Teachers in the Oakland Unified School District (OUSD) are threatening a strike. Since July 2017, they have worked without a contract and now they are demanding better pay and smaller class sizes. Without proper pay, these teachers could leave the district for better opportunities, and thereby lower the quality of education in Oakland public schools. They’ve decided that a strike is the best way for them to have their voices heard. Students deserve the best teachers available — if a strike is the only way for those teachers to stick around then it is by all means justified.
While it is true that strikes disrupt student learning, momentary disruption is better than long term departure of talented teachers. The week of school missed during the nine day Oakland strike is much less detrimental than educators of lesser quality. Organizing and holding a strike for better pay is not unfair to students, as it ensures them a quality education for the future.
Granted, the strike could last much longer than a week. If it does, that is all the more reason for the district to give in to their demands. It is an unfortunate disruption for students, but the fact remains that it is the strongest way for teachers to bring attention to their unfair, unlivable salaries.
In addition, there are ways teachers can minimize the disruption their strikes create for students. In a KQED article, teacher Suzi LeBaron said when Oakland High School teachers held a wildcat strike — a strike by union workers without the authorization of union leadership — they did their due diligence. LeBaron, explained that teachers purposely chose a date which would have a lesser impact on students, and they informed the principal and parents ahead of time. Through methods like these, teachers can get the best of both worlds. They’re able to voice their demands without unnecessarily disrupting students’ education. Some teachers pointed out that the strikes themselves can serve as a learning experience for students — it teaches them to stand up for themselves when they are being treated unfairly.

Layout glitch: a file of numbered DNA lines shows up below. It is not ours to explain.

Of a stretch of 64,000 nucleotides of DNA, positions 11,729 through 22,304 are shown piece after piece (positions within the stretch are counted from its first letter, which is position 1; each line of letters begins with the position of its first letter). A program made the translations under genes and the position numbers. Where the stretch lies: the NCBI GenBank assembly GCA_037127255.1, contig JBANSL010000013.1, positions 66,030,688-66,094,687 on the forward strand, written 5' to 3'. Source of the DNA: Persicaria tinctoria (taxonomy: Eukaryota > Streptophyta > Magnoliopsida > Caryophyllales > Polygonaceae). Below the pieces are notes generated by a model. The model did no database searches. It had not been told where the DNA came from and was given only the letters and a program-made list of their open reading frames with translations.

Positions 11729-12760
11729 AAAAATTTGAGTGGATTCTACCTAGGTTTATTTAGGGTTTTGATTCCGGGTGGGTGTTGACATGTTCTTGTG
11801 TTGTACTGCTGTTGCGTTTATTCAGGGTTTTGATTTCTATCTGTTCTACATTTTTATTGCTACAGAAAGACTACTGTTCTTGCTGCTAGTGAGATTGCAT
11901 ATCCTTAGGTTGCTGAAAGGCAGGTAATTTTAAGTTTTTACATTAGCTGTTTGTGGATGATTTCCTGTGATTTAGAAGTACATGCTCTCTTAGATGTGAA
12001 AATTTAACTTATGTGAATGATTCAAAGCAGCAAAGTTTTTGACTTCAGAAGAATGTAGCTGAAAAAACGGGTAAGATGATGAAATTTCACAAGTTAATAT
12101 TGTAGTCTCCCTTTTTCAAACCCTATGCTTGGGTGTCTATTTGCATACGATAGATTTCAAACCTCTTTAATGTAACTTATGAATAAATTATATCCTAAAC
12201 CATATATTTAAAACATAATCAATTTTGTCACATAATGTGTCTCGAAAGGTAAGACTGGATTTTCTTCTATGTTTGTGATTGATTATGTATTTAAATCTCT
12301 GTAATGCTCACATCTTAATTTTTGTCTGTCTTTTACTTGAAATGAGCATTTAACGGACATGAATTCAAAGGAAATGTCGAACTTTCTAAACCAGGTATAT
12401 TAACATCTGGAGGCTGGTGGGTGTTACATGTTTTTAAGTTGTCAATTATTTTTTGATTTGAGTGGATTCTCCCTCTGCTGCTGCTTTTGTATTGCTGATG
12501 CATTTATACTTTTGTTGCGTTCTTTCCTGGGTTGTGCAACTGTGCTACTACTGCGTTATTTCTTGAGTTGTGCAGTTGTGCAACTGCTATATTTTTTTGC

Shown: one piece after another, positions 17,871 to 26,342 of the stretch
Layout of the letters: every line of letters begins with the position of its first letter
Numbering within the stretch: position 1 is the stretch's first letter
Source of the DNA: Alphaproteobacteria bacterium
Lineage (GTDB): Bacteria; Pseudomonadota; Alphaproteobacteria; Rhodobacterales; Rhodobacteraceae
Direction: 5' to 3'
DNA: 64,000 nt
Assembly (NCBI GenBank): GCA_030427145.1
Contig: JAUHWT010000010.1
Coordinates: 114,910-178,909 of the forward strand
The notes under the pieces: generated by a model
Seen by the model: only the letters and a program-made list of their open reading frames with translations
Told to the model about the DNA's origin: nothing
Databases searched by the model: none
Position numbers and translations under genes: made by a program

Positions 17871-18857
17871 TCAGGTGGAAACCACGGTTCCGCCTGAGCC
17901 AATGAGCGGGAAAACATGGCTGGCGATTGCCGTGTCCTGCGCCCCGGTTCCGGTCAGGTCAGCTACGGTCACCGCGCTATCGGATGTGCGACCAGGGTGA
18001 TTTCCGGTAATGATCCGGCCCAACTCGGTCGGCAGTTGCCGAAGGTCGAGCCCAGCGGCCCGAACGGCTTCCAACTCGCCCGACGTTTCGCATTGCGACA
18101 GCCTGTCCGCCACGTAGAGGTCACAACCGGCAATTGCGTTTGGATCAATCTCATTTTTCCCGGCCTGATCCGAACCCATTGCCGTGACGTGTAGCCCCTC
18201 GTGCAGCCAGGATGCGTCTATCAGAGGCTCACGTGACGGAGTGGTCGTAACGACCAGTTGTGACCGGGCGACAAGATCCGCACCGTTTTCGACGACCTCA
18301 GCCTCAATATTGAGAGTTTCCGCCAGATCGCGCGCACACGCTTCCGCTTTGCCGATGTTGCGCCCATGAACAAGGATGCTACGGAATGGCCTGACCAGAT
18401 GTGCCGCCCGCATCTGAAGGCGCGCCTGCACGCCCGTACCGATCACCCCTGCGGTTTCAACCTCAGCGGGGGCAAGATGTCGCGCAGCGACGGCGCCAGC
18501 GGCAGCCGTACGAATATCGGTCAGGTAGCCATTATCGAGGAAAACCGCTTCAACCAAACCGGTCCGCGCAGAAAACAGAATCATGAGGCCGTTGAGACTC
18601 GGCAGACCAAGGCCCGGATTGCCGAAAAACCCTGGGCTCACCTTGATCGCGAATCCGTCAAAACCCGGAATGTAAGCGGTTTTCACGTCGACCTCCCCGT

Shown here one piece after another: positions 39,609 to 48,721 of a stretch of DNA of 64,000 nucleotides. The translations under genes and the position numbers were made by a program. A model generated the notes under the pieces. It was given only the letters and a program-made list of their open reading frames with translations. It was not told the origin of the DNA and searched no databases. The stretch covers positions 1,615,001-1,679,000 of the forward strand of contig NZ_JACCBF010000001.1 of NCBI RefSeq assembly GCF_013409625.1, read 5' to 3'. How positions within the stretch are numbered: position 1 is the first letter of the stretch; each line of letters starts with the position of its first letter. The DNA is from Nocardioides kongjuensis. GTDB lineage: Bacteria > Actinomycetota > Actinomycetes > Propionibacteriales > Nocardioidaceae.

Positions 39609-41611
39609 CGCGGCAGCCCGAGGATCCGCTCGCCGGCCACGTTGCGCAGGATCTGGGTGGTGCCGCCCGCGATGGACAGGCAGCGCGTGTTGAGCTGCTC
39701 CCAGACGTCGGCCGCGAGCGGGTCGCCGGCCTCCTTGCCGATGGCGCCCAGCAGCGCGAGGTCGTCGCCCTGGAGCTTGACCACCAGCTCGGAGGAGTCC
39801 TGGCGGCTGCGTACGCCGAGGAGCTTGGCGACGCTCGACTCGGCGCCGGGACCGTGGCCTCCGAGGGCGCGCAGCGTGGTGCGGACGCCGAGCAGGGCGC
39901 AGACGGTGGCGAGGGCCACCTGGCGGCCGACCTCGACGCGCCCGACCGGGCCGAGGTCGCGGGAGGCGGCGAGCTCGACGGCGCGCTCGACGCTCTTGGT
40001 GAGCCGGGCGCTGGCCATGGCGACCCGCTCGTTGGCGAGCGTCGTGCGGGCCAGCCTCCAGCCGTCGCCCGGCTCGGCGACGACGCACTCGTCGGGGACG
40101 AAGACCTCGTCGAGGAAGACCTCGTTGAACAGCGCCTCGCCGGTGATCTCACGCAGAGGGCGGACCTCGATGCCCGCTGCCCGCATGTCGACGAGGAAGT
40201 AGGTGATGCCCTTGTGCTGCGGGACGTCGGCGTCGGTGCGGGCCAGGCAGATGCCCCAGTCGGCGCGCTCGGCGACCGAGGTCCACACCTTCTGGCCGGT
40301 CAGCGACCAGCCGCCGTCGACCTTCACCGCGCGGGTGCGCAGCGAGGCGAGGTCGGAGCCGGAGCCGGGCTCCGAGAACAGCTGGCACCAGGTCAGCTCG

At the end of the day, students’ education will be impacted if the plan for a strike moves forward. It’s a necessary evil, which can only be prevented by accommodating teachers properly. According to the San Francisco Chronicle, “Oakland pays teachers a starting salary of roughly $46,000, while nearby San Leandro Unified pays $60,000, Hayward Unified pays $61,000 and Fremont Unified pays $65,000.” Clearly, they are very underpaid. The district should better compensate teachers, and the government should give schools adequate money to pay teachers a wage that allows them to live comfortably in the same city they work in.
Strikes such as these, or the many teacher strikes over the past year in other states, reveal a disturbing trend throughout the country: workers such as police officers, firemen and teachers aren’t being paid enough to live in the communities they serve. Despite the essential services these groups provide, their hard work is not being valued enough.
Taxpayers and government officials need to show their appreciation and provide these workers with adequate support. These are the people who protect us, keep us safe, and educate our children — they deserve more.